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1.The indigenous civilian population in the Chittagong Hill Tracts is in danger after kidnapping of foreign engineers

2.Report of sexual harassment in Chittagong Hill Tracts

3.Human rights situation in Chittagong hill tracts ( Bangla, PDF )

4.Whose Human Rights Are We Defending?

5.How do we treat our minorities? Time for some honest answers

6.Human rights situation of Bangladesh minorities in Europe

7.Bangladesh tribes protest against wall, and Bangladesh 'tribals' seek support
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The indigenous civilian population in the Chittagong Hill Tracts is in danger after kidnapping of foreign engineers, - press release
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After the kidnapping of two Danish and one British engineer, the Bangladesh Government has deployed additional troops in an already heavily militarised region in order to search for the abducted engineers. IWGIA - the International Work Group for Indigenous Affairs - strongly condemns the kidnapping, but is also fearful that the intensified military presence might endanger both the hostages and the indigenous civilian population. The already rather fragile peace process in the southeastern region of Bangladesh - the Chittagong Hill Tracts - was initiated in 1997 with the signing of a peace accord between the Bangladesh Government and the local indigenous peoples - the Jumma. The peace accord is now in imminent danger of collapsing altogether.

The deployment of troops is one the most critical issues in the fragile peace process, which since it was initiated almost four years ago has shown several signs of weakness - and as a matter of fact has never been fully implemented by the Bangladesh government.

Neither has the security situation for the indigenous peoples been stabilised in compliance with the intentions of the peace accord. Constant breaches of fundamental human rights have occurred, and despite the peace accord murder, violence and disappearances are common. Since 1997 no less than 70 Jummas have been killed and more than 100 activists been arrested. The cause of the instability in the Chittagong Hill Tracts - including that of the last four years - lies with the Bangladesh Government's failure to uphold essential parts of the peace accord. For instance, the withdrawal of the troops that have been stationed in the region for years has never been concluded. The Bengali settlers allowed into the area by the Government have not been removed; nor has the Jumma population had their original territory restored to them.
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IWGIA now fears that the indigenous civilian population may be in immediate danger of attacks from the military during the intensive search for the abducted engineers.
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IWGIA has detailed knowledge of the situation in the region and has for a number of years been promoting a peaceful solution to the conflict in the Chittagong Hill Tracts. Thus IWGIA has supported the Jumma in their efforts to secure basic human rights for their people, as well their struggle for autonomy and for recognition as indigenous peoples with rights to land, development and control of their own political affairs and destiny. The conflict dates all the way back to the 1970s, when the government of Bangladesh initiated an intensive settlement policy in the area aided by a powerful military presence.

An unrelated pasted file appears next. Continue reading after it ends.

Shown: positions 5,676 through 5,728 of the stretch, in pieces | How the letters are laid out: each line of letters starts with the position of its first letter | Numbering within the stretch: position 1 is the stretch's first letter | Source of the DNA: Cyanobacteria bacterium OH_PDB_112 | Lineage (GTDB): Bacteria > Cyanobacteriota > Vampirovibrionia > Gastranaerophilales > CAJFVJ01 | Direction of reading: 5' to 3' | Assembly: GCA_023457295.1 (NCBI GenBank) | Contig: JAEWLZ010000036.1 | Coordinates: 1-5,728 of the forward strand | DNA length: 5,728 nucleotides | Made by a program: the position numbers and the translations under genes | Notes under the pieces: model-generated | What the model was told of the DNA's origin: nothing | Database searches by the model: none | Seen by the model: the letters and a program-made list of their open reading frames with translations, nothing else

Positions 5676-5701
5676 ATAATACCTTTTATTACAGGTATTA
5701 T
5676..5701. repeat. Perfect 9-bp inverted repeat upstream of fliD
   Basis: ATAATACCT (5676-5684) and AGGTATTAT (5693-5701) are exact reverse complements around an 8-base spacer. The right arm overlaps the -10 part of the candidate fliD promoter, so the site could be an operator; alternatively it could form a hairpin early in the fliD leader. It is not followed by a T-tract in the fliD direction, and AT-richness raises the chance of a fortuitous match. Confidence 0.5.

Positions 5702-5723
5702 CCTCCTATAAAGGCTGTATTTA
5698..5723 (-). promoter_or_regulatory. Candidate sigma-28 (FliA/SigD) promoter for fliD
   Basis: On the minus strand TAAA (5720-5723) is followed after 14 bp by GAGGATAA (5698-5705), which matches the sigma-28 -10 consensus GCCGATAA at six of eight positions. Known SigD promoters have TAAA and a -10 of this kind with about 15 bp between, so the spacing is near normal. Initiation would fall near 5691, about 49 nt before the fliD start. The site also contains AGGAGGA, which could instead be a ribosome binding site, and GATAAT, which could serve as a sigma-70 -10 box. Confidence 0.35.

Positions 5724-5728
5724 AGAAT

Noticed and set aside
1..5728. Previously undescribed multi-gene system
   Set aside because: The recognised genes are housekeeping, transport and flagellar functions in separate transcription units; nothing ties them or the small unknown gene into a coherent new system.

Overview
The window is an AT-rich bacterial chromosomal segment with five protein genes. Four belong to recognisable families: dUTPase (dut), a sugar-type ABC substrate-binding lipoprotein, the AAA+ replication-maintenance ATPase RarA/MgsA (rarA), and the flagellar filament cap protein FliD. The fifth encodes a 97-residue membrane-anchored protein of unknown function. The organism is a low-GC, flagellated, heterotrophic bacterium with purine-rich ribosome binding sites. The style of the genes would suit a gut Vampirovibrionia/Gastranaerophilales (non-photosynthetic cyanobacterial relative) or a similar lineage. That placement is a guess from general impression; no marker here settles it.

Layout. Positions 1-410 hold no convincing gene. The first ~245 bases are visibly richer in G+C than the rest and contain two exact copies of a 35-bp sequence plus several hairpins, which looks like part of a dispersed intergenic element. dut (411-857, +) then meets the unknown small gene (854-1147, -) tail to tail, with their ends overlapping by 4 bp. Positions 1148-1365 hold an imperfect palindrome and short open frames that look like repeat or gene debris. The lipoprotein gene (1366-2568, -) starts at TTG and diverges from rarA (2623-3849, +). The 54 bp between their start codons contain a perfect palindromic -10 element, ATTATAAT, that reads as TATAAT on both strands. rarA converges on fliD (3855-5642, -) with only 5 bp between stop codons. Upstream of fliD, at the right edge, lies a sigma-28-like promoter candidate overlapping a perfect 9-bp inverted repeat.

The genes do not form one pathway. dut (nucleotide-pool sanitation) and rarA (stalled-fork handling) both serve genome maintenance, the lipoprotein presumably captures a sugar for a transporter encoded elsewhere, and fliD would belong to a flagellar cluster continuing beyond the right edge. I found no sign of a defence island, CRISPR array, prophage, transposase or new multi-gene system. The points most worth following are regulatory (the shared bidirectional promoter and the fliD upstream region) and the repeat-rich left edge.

It is essential that the critical situation in the area be handled with caution and with consideration for both hostages and the indigenous peoples in mind. For this reason IWGIA strongly supports the request of the Danish and the British Governments that the Bangladesh Government let the search for the hostages be conducted with peaceful means. The international community must help prevent that a military escalation in the region gains a permanent foothold and thereby sets the peace process back to the time before 1997, when it was put into effect. The worst-case scenario would be that the military under the guise of the ongoing search might increase abuses against the local Jumma population, as it happened at the beginning of the 1980s.
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IWGIA calls on the international community to stay focused on the Chittagong Hill Tracts - even after a hopefully peaceful solution of the present kidnapping crisis. After the freeing of the hostages it will be of the utmost importance to the indigenous population that the international community continues promoting the peace process.
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At present the lives of the hostages are the central consideration of governments and people. That is how it must be. Yet so ought the lives of a whole indigenous civilian population be. None of them have made the choice to be what they now are: pieces in an internal political game.
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In several books and reports IWGIA has documented the situation in the Chittagong Hill Tracts. The latest publications are: Land Rights of the Indigenous Peoples of the Chittagong Hill Tracts, Bangladesh By Rajkumari Chandra Roy, IWGIA 2000. "Life is not ours." Land and Human Rights in the Chittagong Hill Tracts, Bangladesh, Update Report 4. (the first Report was published in 1991).
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By The Chittagong Hill Tracts Commission, IWGIA 2000.
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For further information please contact: IWGIA
Classensgade 11 E
DK-Copenhagen Denmark
Phone: +45 35 05 00
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Personal contacts:
Lola GarcĂ­a-Alix
Human Rights Coordinator
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Anette Molbech
Public Relations Officer
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